The Embodied Trilogy
by J.B. Dutton
Genre: YA Urban Fantasy/sci-fi
Page count: Approx. 560 pages
Release date: July 11th 2016
The Embodied trilogy is an unusual web of adventure, romance, fantasy, and science fiction.
Book one, Silent Symmetry, introduces smart, plucky Manhattan prep school student Kari Marriner, who becomes aware that mysterious aliens called the Embodied and their pseudo-religion, the Temple of Truth, have been influencing her family’s life for decades. As she falls for Cruz, a boy at school, and meets warring Embodied siblings Noon and Aranara, Kari starts to question her emotions and finds herself ensnared in a mystery that reaches further than she could possibly have imagined.
In book two, Starley’s Rust, a charismatic young English artist named Starley, who is plagued by race memories of the Embodied, convinces Kari that he can find her missing mother if she flies to Paris with him to draw out her kidnappers. But the Embodied seemed to have vanished, and now there’s a new, more terrifying visitor from the Dark Universe – a Thoth high priest in the form of a dragon. Kari soon discovers the mind-blowing extent of the Embodied beings’ involvement in human history and her own family’s tragic past.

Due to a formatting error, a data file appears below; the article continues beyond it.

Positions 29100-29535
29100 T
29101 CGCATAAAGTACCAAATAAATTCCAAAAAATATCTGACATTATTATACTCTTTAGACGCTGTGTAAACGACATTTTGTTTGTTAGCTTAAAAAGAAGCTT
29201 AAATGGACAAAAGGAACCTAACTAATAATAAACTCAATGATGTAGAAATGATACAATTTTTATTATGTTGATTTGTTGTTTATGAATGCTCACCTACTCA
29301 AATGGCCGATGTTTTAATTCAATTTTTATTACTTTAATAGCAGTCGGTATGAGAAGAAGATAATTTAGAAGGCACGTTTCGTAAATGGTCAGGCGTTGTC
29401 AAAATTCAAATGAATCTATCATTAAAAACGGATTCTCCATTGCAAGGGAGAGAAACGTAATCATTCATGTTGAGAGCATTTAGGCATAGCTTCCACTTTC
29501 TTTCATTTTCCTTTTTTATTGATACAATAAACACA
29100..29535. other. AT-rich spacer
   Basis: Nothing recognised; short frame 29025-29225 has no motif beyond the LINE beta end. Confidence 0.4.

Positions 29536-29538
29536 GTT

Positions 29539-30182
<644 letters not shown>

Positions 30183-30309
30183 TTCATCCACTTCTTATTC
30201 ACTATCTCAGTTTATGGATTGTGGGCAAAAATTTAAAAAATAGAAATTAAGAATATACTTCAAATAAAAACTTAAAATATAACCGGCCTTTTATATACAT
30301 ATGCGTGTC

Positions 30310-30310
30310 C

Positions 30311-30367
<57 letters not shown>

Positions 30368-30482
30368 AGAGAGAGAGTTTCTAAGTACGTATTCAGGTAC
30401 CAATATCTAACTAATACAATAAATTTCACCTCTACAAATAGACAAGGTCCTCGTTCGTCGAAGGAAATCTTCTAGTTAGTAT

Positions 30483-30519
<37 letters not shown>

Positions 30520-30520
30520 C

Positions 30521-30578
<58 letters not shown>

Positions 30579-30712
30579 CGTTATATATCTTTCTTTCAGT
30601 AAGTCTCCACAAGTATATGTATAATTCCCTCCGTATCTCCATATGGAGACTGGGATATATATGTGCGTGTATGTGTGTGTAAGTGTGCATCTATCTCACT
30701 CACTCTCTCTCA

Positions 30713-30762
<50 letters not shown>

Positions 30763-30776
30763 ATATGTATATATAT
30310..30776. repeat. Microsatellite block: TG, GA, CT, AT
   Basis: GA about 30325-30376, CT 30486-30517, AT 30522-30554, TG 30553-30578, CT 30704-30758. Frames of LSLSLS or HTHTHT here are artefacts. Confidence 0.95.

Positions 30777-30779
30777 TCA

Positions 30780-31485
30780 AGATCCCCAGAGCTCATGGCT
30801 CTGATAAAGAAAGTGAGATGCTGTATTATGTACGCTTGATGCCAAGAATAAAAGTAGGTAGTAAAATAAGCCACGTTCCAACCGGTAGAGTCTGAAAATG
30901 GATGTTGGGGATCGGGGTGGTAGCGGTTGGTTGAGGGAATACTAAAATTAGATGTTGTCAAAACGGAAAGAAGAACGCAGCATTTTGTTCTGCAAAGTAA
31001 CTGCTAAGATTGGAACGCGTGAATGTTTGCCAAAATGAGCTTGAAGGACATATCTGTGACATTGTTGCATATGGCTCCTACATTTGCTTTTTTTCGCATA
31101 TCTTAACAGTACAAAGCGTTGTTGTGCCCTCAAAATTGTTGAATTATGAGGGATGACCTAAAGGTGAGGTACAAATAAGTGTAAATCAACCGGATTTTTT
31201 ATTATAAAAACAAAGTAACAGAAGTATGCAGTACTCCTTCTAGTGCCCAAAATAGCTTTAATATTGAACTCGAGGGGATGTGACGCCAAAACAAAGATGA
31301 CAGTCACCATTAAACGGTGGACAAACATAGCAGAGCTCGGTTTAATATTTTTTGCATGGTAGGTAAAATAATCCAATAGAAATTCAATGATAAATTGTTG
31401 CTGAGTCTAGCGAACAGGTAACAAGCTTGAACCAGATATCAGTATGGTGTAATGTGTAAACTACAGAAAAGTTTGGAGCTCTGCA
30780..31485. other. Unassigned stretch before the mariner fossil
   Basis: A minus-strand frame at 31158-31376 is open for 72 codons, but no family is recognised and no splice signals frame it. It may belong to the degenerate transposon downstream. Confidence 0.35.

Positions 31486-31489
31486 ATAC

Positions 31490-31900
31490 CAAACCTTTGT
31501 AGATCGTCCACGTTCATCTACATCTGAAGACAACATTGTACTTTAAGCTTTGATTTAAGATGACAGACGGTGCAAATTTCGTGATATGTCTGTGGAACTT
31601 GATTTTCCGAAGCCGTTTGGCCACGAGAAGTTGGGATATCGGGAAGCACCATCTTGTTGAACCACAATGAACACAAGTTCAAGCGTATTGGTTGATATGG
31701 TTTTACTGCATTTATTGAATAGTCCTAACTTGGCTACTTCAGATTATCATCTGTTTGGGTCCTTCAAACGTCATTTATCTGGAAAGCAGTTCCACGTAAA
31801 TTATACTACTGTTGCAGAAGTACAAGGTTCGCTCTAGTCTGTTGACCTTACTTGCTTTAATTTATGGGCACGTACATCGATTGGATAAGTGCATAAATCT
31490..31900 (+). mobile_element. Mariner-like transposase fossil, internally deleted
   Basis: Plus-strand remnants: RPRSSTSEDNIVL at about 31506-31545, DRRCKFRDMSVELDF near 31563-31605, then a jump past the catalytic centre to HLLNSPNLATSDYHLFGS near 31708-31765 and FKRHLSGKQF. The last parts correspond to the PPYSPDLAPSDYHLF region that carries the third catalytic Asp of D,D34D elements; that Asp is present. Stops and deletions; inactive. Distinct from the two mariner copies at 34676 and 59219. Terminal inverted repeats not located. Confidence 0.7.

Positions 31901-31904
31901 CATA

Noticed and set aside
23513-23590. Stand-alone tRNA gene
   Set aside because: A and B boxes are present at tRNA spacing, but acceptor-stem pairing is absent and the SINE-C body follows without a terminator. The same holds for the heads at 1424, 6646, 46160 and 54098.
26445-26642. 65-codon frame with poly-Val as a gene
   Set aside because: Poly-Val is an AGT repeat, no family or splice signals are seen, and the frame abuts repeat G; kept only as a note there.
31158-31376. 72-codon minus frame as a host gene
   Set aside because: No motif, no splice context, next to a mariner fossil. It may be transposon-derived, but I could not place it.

In the trilogy’s thrilling conclusion, Diamond Splinters, Kari has a heart-wrenching choice to make: rescue her mother or save the Earth. And her only hope to figure out a solution is to team up with the one person she can never trust. When a submarine trip to the bottom of the Hudson River ends in death and disaster, Kari is scarred, both emotionally and physically. She wants to run and hide, but digs deep to find new sources of inner strength. As the storm of the century hits New York, a child’s life hangs in the balance and Kari gambles everything in a final confrontation with the genocidal Thoth.
The sun was setting behind the buildings. A big barn with half the roof missing. A grain silo. A couple of smaller shed-type buildings, one with no door, the other with the door hanging off its hinges. And a farmhouse. Windows shattered. Front door gawping at me. I gulped and sent an ILY back to Cruz. He liked those.
Then I had the strangest feeling. Like a disruption in the atmosphere, but also in my mind. The air changed somehow, and I heard a rumbling of distant thunder. I could have sworn that the fading daylight got brighter for a few seconds. The hairs stood up on the back of my neck. It made me stop moving. Then reality seemed to snap back to normal. I kept going toward the farmhouse.
I saw something move.